He noted that one grid reform that had been under consideration, “connect and manage,” was adopted nationwide in January. That program enables renewables to connect using the idle space of existing plants and some of the grid’s reserve capacity, which can happen before any transmission upgrades that might be made. “Before there were aspects where change was slow, like with the grid, but it looks as though changes suddenly have started moving forward,” he added. “Now, the question is how aggressive the target for renewable energy will be.”

Aizu Electric Power’s corporate symbol at its office in Fukushima Prefecture. Credit: James Simms

Still, the effectiveness of Japan’s energy and carbon policies at bringing on renewables and reducing emissions depends on many aspects coming together, including a much higher carbon tax, closer to those in Europe, grid improvements, stricter rules on coal generation and less reliance on a wish list of yet-unproven technologies like CCUS.

Regardless of the goings-on in Tokyo, Aizu Power’s Sato says that he will continue to proselytize about renewables (and local production and consumption of electricity and food) from his corner of Fukushima, using as his pulpit the wooden conference building that overlooks the firm’s largest solar plant and faces the expansive Aizu basin.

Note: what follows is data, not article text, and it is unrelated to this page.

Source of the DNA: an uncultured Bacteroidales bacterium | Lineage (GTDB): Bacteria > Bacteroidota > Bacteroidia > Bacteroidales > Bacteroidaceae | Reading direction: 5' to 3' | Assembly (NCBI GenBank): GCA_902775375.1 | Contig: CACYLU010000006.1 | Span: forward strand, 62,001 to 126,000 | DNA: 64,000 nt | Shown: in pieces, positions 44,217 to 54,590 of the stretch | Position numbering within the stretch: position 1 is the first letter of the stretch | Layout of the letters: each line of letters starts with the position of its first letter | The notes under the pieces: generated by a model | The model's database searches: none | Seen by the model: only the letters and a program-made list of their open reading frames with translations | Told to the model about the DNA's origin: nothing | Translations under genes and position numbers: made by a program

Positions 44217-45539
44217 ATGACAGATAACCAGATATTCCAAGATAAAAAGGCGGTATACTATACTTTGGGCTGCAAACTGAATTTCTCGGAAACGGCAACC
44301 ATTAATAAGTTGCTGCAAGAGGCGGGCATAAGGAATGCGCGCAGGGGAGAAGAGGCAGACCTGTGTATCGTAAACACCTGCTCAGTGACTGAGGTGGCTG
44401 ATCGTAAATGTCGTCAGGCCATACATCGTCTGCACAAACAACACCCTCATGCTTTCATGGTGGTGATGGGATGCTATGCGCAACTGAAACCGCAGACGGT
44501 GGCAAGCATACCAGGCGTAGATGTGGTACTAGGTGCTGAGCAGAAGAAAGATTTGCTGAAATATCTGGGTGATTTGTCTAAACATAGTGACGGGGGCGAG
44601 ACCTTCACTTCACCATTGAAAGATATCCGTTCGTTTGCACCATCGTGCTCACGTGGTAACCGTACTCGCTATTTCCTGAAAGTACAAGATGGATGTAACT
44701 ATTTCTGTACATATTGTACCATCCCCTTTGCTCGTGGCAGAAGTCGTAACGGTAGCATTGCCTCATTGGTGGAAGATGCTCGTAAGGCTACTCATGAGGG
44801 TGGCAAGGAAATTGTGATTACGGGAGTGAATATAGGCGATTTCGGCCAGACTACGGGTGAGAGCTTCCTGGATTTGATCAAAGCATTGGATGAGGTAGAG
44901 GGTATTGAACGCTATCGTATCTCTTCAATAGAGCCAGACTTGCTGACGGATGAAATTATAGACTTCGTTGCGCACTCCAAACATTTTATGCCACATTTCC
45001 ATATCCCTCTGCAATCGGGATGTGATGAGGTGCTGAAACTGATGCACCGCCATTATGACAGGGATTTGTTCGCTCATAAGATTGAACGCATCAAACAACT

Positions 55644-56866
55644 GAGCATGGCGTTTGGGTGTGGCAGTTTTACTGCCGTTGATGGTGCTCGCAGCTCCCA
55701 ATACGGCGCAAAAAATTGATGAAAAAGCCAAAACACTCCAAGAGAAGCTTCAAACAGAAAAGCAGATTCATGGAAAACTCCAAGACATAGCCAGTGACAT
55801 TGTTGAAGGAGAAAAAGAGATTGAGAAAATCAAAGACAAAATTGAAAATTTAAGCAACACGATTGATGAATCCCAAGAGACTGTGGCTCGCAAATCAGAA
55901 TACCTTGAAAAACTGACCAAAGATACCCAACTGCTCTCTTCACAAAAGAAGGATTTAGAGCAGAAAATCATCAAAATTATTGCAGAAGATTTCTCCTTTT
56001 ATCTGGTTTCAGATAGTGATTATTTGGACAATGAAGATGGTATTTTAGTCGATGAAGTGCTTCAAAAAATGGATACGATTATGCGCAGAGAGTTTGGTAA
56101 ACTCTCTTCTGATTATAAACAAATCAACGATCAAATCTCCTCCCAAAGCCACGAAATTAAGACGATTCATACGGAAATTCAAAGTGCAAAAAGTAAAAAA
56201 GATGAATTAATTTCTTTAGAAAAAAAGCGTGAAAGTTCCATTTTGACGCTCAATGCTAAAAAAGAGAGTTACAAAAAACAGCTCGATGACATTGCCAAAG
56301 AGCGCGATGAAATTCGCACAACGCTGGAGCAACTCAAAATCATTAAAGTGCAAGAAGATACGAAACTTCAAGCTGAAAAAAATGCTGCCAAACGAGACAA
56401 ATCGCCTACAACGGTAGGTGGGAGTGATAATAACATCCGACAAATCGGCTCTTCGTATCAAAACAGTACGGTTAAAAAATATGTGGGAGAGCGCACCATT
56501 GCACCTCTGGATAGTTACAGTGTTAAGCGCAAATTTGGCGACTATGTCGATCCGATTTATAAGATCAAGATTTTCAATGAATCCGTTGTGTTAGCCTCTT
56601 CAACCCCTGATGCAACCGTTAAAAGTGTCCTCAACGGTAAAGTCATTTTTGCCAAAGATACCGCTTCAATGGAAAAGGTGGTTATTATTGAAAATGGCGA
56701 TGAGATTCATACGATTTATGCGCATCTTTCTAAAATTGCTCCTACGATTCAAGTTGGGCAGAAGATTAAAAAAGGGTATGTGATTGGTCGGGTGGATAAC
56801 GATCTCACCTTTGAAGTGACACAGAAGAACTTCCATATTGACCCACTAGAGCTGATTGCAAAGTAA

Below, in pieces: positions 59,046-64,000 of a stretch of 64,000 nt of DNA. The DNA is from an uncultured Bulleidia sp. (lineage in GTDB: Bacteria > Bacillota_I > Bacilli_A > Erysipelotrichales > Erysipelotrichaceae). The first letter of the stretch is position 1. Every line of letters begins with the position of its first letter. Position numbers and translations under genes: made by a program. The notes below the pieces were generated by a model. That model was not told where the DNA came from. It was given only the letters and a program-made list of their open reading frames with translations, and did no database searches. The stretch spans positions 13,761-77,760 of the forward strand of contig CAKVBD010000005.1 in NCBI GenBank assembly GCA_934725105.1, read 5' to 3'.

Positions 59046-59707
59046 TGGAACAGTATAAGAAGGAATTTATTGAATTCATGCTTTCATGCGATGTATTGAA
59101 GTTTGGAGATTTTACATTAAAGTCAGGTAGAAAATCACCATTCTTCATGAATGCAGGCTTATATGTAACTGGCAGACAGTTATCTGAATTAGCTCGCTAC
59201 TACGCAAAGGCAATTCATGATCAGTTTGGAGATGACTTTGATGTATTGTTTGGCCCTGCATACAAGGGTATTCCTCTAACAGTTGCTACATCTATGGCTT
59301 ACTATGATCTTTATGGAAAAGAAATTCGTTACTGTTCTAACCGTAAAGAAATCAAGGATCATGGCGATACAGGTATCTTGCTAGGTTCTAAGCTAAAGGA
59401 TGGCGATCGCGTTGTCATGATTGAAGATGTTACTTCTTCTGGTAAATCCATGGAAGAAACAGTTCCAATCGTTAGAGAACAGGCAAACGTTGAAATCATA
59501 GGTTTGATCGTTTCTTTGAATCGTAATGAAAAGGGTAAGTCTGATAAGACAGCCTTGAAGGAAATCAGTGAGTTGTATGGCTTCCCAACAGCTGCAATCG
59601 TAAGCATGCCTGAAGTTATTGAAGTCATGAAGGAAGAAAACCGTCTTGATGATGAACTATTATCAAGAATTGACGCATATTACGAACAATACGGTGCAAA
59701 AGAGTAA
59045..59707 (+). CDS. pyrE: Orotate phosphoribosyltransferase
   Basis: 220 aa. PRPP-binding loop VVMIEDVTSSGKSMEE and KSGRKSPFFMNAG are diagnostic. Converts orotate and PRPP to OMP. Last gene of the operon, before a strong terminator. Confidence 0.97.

This summer, the company plans to start marketing retail sales of electricity. Its message will promote going green, keeping money in the community and fulfilling the Environmental, Social and Governance (ESG) standards that socially conscious investors watch. It may even offer incentives for purchasing its renewable electricity like semiannual bottles of sake from Sato’s brewery or bags of rice from his farm.

With that, he joked that the clenched fist might not be the best symbol for the company. He held out an open palm as if announcing a new product. “How about this?” he asked.